As a little girl I always loved to read. So much so that my bookbag was laden with books everyday going to school. This frustrated my mother as she had to keep buying me bookbags during the school year because of the weight of the books. She would always say "You must think you're going to university with all these books on your back!" At that age I didn't even know what that meant. I would take books and hide behind my bed where I would tuck into a little corner near a door with a window so I could read.
It seemed that every little girl had a diary. But I didn't. I remember thinking that I didn't want anyone to read my thoughts. I'd just keep them in my head. That way nobody would ever know. I didn't want anyone in my house finding my dairy and reading it. I was extremely quiet, but my head was always filled with thoughts of what I wanted to be when I grew up and how much I knew I never wanted to grow up as an adult in my island. I wanted to get away. But I didn't dare write those thoughts anywhere. I was bullied a lot and thought about that a lot too. Many things I could have written but never did.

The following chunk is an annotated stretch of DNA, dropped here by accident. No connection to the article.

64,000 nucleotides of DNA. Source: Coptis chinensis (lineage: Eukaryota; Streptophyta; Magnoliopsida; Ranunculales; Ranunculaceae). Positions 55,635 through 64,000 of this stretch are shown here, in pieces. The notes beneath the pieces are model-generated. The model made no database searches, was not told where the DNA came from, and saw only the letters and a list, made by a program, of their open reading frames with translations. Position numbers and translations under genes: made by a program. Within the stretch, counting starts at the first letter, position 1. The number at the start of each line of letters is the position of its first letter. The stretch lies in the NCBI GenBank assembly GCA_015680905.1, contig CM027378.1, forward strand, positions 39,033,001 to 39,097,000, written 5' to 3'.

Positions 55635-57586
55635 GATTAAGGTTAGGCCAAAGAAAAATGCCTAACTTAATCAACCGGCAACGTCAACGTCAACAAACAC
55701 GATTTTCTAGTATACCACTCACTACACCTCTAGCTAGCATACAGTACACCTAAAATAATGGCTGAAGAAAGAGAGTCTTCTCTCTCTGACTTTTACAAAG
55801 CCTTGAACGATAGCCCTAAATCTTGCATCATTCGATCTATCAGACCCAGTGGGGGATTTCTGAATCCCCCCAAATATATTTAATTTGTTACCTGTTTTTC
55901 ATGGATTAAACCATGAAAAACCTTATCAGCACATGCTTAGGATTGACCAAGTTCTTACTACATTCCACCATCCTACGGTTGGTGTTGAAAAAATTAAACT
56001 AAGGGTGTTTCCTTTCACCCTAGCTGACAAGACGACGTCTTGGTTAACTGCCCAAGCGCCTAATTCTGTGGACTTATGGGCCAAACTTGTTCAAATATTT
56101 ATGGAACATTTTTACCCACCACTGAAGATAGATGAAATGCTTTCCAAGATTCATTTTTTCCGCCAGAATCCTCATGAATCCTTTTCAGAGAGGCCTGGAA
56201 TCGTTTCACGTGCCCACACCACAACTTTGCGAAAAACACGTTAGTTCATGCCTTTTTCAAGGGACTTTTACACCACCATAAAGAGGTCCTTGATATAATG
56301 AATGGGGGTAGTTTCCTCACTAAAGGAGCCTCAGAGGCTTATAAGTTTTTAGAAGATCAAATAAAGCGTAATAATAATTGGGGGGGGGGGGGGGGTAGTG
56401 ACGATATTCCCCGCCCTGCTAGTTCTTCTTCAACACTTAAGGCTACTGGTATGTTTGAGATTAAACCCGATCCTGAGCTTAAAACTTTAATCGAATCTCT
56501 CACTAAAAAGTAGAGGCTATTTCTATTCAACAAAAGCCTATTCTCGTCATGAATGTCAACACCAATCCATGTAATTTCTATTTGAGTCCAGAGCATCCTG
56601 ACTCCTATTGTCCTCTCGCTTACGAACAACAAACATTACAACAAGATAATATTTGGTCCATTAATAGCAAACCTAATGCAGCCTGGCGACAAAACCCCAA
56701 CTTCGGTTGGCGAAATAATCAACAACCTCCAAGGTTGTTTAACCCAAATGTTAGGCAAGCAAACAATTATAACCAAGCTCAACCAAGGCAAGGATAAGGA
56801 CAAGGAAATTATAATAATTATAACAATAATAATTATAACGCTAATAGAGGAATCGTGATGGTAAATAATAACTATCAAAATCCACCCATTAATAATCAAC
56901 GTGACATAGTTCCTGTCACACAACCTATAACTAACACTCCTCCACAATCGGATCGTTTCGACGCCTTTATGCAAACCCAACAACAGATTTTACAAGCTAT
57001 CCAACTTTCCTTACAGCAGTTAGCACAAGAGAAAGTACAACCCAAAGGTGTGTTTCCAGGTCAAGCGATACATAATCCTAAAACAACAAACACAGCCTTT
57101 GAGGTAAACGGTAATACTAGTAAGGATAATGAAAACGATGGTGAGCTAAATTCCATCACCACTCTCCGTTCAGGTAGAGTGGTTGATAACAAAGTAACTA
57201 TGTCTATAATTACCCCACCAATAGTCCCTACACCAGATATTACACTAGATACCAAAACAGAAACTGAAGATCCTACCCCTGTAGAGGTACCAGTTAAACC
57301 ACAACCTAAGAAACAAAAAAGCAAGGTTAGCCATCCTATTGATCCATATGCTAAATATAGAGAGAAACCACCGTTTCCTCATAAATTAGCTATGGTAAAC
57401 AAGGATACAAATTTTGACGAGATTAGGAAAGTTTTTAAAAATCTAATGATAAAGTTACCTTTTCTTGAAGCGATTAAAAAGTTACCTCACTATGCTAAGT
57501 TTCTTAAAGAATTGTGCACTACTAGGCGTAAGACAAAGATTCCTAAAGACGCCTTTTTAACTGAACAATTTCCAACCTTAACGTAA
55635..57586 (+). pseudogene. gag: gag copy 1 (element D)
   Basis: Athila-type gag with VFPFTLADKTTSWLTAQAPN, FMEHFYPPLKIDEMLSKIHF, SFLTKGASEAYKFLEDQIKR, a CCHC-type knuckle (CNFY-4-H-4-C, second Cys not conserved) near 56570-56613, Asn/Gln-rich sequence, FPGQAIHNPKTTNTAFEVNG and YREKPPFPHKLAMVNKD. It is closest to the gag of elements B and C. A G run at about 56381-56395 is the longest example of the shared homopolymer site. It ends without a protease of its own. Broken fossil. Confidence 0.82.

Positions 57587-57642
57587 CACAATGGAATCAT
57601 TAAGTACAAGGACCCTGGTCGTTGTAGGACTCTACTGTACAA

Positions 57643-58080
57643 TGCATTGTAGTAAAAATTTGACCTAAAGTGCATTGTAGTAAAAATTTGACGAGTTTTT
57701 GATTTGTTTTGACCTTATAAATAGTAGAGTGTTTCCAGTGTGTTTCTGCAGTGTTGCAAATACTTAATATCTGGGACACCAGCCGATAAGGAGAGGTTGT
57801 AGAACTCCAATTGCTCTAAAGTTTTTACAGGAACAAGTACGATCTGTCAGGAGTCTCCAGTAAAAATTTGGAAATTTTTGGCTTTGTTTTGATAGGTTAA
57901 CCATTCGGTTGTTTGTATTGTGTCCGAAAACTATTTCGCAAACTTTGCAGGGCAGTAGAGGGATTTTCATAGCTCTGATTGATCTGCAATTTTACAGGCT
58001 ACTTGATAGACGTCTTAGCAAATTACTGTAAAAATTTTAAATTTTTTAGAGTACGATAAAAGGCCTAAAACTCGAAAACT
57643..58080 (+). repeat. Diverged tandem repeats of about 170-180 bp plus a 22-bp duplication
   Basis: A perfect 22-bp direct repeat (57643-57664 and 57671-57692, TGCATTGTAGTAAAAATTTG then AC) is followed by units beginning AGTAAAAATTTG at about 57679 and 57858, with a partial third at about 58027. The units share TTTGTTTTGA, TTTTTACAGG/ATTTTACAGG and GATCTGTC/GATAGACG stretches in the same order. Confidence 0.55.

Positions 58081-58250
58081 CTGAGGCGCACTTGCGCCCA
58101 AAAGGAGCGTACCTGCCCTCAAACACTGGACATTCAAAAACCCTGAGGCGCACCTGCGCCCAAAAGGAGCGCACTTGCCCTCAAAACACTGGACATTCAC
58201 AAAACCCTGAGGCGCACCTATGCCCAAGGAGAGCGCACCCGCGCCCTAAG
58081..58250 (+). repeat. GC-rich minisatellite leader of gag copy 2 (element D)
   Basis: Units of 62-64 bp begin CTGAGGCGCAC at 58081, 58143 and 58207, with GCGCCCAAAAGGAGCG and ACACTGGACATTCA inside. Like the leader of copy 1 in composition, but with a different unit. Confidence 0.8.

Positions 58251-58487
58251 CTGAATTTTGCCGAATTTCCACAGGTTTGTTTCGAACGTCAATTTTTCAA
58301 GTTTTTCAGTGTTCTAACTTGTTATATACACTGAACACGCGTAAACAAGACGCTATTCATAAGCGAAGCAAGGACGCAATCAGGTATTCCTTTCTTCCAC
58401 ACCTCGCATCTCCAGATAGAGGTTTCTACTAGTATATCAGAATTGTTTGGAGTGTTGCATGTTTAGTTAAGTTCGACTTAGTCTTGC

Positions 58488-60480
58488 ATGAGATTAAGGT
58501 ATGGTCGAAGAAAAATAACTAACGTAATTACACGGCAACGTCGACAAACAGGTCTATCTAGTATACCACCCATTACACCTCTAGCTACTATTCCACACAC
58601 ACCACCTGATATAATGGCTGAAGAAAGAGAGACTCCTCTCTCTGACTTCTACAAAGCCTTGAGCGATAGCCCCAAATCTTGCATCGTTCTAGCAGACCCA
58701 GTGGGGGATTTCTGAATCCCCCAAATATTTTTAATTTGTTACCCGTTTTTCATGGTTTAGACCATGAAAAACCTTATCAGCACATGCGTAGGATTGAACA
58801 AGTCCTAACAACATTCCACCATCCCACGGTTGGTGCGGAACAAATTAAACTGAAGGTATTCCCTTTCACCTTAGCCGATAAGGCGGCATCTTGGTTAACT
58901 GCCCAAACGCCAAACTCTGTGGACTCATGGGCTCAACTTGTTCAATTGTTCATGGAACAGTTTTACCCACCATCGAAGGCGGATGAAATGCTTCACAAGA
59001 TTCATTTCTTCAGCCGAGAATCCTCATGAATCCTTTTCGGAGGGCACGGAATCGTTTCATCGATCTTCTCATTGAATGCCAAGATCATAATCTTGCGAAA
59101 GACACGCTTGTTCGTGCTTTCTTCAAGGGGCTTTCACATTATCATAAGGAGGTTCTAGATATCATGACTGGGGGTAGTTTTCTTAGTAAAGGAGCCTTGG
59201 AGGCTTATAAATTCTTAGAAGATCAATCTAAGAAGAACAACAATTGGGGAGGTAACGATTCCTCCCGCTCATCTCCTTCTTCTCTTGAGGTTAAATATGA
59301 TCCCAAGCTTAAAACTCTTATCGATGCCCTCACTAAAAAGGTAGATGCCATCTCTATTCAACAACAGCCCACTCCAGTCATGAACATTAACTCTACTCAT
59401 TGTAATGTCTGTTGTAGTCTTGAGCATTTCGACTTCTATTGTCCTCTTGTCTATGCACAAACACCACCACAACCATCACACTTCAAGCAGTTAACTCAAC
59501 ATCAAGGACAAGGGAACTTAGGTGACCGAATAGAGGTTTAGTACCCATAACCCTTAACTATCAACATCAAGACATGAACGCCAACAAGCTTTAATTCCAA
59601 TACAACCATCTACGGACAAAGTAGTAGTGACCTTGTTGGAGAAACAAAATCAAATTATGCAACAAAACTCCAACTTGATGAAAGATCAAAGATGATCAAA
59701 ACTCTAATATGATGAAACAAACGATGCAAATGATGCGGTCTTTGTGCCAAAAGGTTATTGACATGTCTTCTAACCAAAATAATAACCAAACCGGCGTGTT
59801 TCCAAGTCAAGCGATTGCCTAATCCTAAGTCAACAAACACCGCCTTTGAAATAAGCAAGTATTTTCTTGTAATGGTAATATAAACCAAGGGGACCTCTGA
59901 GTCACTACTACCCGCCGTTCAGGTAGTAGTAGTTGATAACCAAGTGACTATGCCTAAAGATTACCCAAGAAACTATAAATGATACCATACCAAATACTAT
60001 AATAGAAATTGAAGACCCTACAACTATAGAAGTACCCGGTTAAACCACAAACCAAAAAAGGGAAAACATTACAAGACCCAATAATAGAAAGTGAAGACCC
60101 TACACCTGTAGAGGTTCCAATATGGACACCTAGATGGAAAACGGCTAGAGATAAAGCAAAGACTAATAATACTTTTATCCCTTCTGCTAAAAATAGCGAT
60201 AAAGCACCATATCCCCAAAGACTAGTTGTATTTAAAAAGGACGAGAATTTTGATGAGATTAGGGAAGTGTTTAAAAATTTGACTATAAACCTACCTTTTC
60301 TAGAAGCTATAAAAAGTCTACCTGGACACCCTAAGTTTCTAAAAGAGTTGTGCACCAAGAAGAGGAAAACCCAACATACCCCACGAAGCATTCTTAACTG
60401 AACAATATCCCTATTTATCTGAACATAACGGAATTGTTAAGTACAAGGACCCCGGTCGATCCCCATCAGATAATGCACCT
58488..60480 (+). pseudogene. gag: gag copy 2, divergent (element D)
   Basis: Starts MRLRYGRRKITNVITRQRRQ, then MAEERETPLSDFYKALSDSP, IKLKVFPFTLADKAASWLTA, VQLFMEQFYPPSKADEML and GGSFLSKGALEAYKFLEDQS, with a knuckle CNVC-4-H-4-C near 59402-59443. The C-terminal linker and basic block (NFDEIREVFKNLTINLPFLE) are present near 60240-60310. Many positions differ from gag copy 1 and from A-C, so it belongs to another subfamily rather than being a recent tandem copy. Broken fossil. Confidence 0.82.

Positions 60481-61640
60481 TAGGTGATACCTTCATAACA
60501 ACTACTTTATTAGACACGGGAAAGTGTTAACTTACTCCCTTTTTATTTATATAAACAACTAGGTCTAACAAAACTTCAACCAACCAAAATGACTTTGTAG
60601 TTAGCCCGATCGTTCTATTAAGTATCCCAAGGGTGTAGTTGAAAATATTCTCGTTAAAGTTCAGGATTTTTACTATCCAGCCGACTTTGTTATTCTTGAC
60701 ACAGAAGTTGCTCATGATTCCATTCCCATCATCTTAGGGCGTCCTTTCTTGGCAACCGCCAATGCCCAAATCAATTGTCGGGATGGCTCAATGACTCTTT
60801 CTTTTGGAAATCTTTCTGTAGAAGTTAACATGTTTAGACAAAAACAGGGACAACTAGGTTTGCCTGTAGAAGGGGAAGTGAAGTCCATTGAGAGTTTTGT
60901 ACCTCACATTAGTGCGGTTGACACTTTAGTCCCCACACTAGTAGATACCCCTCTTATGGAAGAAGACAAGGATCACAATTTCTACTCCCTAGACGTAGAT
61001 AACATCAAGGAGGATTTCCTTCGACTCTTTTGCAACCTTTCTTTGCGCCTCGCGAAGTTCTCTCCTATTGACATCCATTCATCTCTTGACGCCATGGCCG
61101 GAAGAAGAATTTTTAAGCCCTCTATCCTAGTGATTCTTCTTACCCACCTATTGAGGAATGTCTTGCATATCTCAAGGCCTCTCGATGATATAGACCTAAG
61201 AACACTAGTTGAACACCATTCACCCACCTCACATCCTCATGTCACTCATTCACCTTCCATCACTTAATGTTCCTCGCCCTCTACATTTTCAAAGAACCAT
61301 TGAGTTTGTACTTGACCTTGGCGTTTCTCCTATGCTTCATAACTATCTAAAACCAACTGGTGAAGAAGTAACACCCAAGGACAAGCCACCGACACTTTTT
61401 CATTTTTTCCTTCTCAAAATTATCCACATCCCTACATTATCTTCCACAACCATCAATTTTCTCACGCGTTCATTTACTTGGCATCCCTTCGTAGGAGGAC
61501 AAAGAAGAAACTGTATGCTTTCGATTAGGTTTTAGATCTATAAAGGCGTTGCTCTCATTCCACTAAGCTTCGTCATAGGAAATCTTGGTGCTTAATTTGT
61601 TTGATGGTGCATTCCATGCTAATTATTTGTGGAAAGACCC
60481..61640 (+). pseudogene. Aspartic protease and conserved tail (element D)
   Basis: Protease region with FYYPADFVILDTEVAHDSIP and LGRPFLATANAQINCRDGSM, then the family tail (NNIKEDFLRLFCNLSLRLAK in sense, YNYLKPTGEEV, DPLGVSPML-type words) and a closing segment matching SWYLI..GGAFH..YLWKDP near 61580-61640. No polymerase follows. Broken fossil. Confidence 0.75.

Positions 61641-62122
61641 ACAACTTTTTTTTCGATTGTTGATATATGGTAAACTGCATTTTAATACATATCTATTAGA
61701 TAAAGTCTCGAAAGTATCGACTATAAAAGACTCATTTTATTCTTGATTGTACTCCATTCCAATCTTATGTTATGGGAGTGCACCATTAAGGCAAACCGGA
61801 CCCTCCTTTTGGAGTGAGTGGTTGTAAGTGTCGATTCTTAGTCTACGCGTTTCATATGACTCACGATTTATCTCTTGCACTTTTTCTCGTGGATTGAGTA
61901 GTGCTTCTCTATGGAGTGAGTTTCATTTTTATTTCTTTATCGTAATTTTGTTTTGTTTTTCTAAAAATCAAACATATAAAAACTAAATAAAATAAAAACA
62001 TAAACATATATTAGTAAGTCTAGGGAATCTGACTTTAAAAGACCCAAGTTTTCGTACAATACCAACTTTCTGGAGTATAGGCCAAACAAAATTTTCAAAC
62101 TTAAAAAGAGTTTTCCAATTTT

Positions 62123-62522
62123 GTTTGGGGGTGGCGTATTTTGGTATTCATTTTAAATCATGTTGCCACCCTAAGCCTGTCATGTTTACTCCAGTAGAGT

That all changed in college. Those were some hard days being an international student in a still brand new country. And at the same time trying to balance carrying my weight as the top player on the university's Tennis Team and having to perform so I could keep my scholarship and and the same time keep up my grades as a Biology and Chemistry major. Then this Christian walk thing. It was hard. All the pressures had me writing my thoughts down. Because I couldn't tell anybody how I truly felt. I was a LEADER. Even though I didn't want to be. I kept my thoughts to myself so I wouldn't be judged. So I journaled.
After college, I carried those journals around. But didn't write in them for years. Until things started going crazy during my marriage. By this time, I was a new mommy and the domestic abuse had started. I'd began to lose myself; depressed from knowing I was not living up to my potential as well as now dealing with low self-worth.